It all depends on how you define the problem. For most consumers I suspect it’s Find a decent restaurant, coffee shop, daycare, dentist, plumber. With that definition, I think Google gets us 80%. Throw in more recommendations, inject some transparency/trust into those recommendations, give me more photos and videos, and we’re even closer. I guess Perry has a much bigger definition of the problem if he truly believes we’re only 10% there. And I’m guessing Joel’s definition includes checking local inventory for products you can’t easily buy online. Generally, I don’t so how you can eliminate the diligence phone call to a shortlisted local service provider. I think we all agree that someone will need to bring something significantly new and compelling to the table to lure consumers away from Google — and even then, only if it isn’t something Google can scrape or copy. Fun times.

  11. miten sampat Says:

    local search is far from solved – at several levels.

    while i agree with Perry that local faces an inherent challenge of audience fragmentation – at scale though, the numbers add up to the aggregate audience; and this shouldnt discourage innovators.

    new interfaces to search – voice (IVR interaction), IM (aardvark), Augmented Reality (Layar, Yelp’s Monocle feature), etc etc …have a long way to go.

    more geo data – twitter, facebook, foursquare and a whole host of applications are authoring new datasets that need to be searchable.

    google’s ad-sense isnt highly geotargeted at this stage either.

  12. Jeremy Says:

    I don’t know who “Berk” is, nor anyone else here but Perry, who I used to work for him. So, bias now noted.

    Saying that local search is a “solved problem” from a consumer point of view means that either I, or Berk has no idea who the consumer is. I tend to think that *I* am the consumer, and in just the last month Google has routed me to a location that, apparently, no longer exists, and *failed* to route me to one that I know does. Yelp constantly gets the location of restaurants wrong, and, at least in the US, no non-google local search provider, such as dexknows.com or yp.com, are even worth wasting time laughing at.

    to say that the problem is 80% solved or 10% solved implies that we have agreed upon what the definition of what the problem is, which I’m not sure I think we have.

    personally, thinking back on my last several searches, what I wanted was not something general like “sushi”, or “dentists”, what I want to know is more specific, such as the nearest place to find “dill havarti cheese”. However, what I have to search for is the nearest Safeway to 80204. (speaking of which, did you know you can get sushi at Safeway? Google doesn’t)

    Currently we have to know enough about what we want, to know where we can buy it. We end up searching for specific locations, ans miss the locations that all the locals would deem *the* havarti provider in the area. come to think of it, if I’m traveling and I have sudden need for a dentist, google can tell me who’s close, but can’t tell me who takes my insurance plan. (and really, who googles “dentists”? personally, i’ll go to my insurance provider’s site and find someone close to me. Same with plumbers. When my water heater broke, I asked my neighbor, a plumber, where to buy a new one to replace it, and had him install it, I wouldn’t trust “bob the plumber” from the internet)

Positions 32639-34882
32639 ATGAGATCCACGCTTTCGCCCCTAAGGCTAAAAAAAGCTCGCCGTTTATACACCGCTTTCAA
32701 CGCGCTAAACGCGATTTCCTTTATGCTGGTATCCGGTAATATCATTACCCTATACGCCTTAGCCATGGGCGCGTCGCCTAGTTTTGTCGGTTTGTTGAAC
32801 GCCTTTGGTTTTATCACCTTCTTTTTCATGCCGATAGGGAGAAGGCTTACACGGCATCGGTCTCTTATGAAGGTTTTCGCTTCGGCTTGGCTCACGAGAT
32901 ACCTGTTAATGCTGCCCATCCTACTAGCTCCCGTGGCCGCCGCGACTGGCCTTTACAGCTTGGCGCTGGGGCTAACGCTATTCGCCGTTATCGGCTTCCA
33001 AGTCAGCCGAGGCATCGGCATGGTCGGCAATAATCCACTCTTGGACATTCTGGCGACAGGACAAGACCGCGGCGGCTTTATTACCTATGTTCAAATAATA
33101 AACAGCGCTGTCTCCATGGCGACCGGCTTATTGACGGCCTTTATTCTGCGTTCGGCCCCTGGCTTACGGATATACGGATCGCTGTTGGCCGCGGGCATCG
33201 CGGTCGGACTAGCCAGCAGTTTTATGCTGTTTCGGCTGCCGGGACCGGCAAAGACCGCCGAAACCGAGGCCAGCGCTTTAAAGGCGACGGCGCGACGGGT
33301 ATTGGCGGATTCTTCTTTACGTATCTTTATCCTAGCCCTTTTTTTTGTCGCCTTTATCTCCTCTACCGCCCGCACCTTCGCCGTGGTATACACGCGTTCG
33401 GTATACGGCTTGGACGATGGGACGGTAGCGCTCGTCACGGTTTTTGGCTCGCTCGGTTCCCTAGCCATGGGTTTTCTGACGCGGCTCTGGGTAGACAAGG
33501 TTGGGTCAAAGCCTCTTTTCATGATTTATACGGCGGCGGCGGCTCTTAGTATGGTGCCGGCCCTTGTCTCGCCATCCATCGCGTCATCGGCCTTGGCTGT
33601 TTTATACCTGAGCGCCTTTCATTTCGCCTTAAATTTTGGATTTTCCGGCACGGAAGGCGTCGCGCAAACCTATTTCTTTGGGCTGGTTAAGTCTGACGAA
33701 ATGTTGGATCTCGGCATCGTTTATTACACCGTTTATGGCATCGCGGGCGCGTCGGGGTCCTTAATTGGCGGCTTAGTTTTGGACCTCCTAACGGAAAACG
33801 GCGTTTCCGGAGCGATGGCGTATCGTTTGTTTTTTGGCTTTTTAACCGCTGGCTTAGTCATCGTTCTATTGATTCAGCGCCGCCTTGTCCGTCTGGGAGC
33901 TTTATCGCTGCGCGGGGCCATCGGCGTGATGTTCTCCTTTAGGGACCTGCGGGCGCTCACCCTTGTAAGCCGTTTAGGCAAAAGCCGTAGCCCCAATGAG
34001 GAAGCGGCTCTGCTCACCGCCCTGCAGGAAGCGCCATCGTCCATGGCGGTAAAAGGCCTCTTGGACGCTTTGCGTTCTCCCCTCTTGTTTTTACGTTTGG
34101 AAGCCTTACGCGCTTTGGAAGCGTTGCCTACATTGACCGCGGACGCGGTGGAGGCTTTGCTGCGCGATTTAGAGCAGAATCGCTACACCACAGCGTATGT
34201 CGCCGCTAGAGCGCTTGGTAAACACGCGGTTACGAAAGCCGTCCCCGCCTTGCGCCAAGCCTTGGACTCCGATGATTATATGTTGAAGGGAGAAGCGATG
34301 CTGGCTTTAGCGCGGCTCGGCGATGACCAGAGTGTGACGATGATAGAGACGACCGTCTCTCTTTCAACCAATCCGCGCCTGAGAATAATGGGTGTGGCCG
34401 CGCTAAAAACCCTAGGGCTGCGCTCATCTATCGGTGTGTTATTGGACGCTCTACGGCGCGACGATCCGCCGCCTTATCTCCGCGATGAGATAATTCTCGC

in my personal opinion, Augmented Reality is cute, but is not the answer. Twitter has no real place in the local market, it’s about people, not locations, and, thus, is not the answer. Better geo-targeted results from google are not the answer. There has to be a bit of local knowledge, a heap of better data, a dash of trusted reviews, and a whole lot of user interface improvements before we can consider the problem “solved”.

    My personal belief is that the problem is solvable, however, it’s nothing that is out there now, nor is it even close. In the past it was believed that computers would reach a top speed as transistors wouldn’t be able to get any smaller. so smart people changed the problem definition and started creating multi-core chips. I think the same will have to happen in Local Search… It’s not really a matter of improving what we currently do, we need someone smart to find a new way around the problem.

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    […] By Greg Sterling There was strong reaction to the “Local Search Is Solved” posts. This was a typical response: Dominance and “solved problems” are two entirely different […]

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    […] The Perfect Local Media Company Sebastien Provencher Lss 09 Presentation November 2009 Final View more documents from Media Viking. Separately, I’ve been having lots of conversations with different people on the question of whether local search is “solved,” ever since these posts. […]

  15. Terry Says:

    The initial question should be: “What is Local Search?” Let’s try to define it first. But, I’m happy to see people suggest that local search is solved. It opens the opportunity for guys like me to come along and disrupt it. 🙂

  16. Greg Sterling Says:


    Local is fundamentally a phenomenon that cuts across the entire Web. It’s not a vertical as it’s sometimes called. It can either be defined in a way that “swallows the Internet” (where the transactions take place) or in a more circumscribed way that necessarily excludes behavior.

    From a product standpoint, however, I think developers and publishers need to put stakes in the ground. Can’t do everything well.